EDITOR NOTE: If the economy is compelling CEOs and other top executives to dump their own company stock, why should you, as an investor, buy into it? It’s one thing for a few companies within a given industry or sector to undergo massive insider selling; another thing completely when the selling trend cuts clear across multiple sectors and industries. Since May, insiders have already unloaded $50 billion worth of stocks. Are these leading shareholders seeing something that most investors are ignoring? Something to think about.
US stocks are on the cusp of a remarkable feat: setting new all-time highs during the middle of a pandemic.
Yet there are signs that at least some leaders of Corporate America are skeptical about the sustainability of a mega rally that has catapulted the S&P 500 by 51% since the March 23 lows.
CEOs, leading shareholders and other senior executives are rushing to take chips off the table.
So-called insiders have dumped more than $50 billion worth of shares since the start of May, according to TrimTabs Investment Research. August is on track to be the third month of the past four where insider selling exceeded $15 billion, TrimTabs said. Insider selling is at a pace unseen since 2006.
The pace of insider selling could be a warning sign for the booming market because insiders, by definition, are privy to more information about the true health of their companies than average investors. And if they were confident in the market rally, insiders would be unlikely to sell now. Yet many are heading for the exits just as markets make new milestones.
"If you're an executive and you see a challenging economic environment, the market is giving you a gift with this sharp rebound," said Peter Boockvar, chief investment officer at Bleakley Advisory Group. "Insiders apparently are thinking this is a time to exercise options."
Other investors have been piling into the market. The CNN Business Fear & Greed Index is solidly in "greed" territory and some valuation metrics of the S&P 500 are well above historical norms.
"Sentiment is very giddy. Valuations are inflated. But that can stay that way for some time," said Boockvar.
'The market doesn't care'
Few could have imagined just how quickly the markets would recover from a pandemic that caused mass unemployment and a wave of corporate bankruptcies.
If the S&P 500 closes above 3,386.15, it would represent the benchmark index's first record high since February. By some definitions, that would mark the end of the bear market, making it the shortest in history, according to S&P Dow Jones Indices.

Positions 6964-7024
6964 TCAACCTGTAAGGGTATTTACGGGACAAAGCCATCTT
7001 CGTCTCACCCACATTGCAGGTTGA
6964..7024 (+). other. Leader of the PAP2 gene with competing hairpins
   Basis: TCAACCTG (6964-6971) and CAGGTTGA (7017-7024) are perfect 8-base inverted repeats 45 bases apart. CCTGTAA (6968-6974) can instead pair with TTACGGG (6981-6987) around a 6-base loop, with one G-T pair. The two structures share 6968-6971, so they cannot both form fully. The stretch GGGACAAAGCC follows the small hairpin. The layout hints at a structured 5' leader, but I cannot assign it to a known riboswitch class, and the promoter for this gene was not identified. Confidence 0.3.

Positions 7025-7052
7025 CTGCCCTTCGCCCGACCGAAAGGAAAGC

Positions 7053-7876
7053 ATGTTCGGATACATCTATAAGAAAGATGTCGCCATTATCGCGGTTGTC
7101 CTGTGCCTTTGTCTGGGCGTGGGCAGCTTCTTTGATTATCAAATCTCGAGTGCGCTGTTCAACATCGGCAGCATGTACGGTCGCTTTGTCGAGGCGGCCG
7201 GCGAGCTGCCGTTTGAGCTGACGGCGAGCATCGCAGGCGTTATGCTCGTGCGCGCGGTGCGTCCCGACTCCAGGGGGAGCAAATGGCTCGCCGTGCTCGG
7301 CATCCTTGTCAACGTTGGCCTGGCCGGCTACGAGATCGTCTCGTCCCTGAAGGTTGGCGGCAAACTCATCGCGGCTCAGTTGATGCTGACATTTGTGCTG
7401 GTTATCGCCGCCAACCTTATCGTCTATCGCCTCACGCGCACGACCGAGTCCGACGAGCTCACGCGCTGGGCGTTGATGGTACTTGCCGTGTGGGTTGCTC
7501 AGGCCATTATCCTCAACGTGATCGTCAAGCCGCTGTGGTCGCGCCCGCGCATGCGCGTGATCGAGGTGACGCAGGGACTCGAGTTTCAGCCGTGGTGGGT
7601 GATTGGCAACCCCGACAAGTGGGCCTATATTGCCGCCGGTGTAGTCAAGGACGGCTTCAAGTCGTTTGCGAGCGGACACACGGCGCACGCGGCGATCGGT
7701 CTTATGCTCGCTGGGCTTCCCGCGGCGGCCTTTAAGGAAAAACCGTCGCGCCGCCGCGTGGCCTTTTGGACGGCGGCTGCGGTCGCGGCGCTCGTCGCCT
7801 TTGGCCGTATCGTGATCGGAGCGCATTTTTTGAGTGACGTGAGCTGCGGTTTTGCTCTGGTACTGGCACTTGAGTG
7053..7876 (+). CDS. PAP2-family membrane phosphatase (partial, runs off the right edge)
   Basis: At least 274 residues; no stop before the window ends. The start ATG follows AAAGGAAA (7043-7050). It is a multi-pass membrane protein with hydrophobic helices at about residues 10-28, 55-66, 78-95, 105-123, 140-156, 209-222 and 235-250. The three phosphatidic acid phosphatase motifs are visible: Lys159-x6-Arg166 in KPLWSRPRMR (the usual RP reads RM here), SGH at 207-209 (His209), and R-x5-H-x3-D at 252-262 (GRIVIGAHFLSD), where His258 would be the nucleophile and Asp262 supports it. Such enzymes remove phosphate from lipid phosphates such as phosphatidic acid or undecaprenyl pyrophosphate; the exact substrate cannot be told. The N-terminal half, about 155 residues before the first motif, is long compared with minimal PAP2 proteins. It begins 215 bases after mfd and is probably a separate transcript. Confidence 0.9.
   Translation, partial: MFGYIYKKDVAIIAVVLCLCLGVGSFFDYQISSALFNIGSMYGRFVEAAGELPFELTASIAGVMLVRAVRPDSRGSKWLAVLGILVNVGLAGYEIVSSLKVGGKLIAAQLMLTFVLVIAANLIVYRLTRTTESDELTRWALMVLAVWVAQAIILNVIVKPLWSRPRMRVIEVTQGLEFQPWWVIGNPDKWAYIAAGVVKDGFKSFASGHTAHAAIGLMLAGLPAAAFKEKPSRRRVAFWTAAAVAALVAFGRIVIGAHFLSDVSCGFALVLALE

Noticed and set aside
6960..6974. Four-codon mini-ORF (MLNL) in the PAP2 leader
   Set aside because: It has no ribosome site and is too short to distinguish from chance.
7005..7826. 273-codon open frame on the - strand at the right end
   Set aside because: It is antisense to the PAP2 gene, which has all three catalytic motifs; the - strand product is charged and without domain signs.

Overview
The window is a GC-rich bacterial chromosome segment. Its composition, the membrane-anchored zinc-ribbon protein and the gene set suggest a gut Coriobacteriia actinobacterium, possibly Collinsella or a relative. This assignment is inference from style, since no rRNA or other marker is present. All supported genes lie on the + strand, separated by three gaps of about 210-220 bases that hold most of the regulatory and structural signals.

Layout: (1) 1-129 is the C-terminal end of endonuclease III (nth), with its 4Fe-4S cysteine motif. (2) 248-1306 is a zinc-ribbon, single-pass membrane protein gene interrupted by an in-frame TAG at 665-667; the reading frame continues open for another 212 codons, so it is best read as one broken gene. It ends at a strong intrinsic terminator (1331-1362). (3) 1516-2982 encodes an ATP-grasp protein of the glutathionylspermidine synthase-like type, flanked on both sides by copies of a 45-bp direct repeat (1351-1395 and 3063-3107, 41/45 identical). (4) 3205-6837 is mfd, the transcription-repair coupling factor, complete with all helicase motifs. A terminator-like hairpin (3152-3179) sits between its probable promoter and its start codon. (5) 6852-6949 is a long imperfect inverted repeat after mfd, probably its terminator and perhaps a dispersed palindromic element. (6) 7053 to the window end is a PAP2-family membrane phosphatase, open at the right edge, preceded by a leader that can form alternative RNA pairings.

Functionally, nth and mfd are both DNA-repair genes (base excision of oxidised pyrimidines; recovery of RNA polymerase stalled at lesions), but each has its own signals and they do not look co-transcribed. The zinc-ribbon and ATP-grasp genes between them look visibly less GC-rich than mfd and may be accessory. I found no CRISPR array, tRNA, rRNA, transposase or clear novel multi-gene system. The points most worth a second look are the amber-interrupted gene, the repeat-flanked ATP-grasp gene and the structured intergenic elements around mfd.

"Insiders may be looking at stocks and saying, 'The market has gotten way ahead of itself,'" said Marc Chaikin, founder of Chaikin Analytics, a quantitative investment research firm based in Philadelphia.
Yet those concerns among insiders don't alter the driving force of the market rally: easy money from the Federal Reserve.
"The market doesn't care. It's a Fed-induced, liquidity-driven market," said Chaikin. "Money has nowhere to go."
By slashing interest rates to zero and gobbling up trillions of dollars of bonds, the Fed has essentially forced investors to bet on risky stocks. And they have.
Chaikin said insider selling has been heavy at two companies he's very bullish on: biotech giant Regeneron and chip maker Nvidia, each of which have seen their share prices skyrocket this year. But Chaikin is unfazed.
"That doesn't really tell me anything. In a momentum market, insider selling is not a yellow flag," he said.
Why are insiders selling? No one knows
It's important to note that while insiders must document when they buy and sell stock, they don't need to say why.
That means it's not clear whether insiders are dumping stock because they fear a market bubble or simply because they need to raise cash to buy a new home.
"Maybe they are literally just figuring out their own personal balance sheets. These are real people making real economic decisions," said Nicholas Colas, co-founder of DataTrek Research.
Colas added that corporate executives may also be choosing to cash in chips because they fear for their own jobs as companies mull cost-cutting during the pandemic.
"These aren't Robinhood traders," said Colas. "They are executives trying to figure out the right amount of cash in the bank in case they get laid off."
Originally posted on CNN Business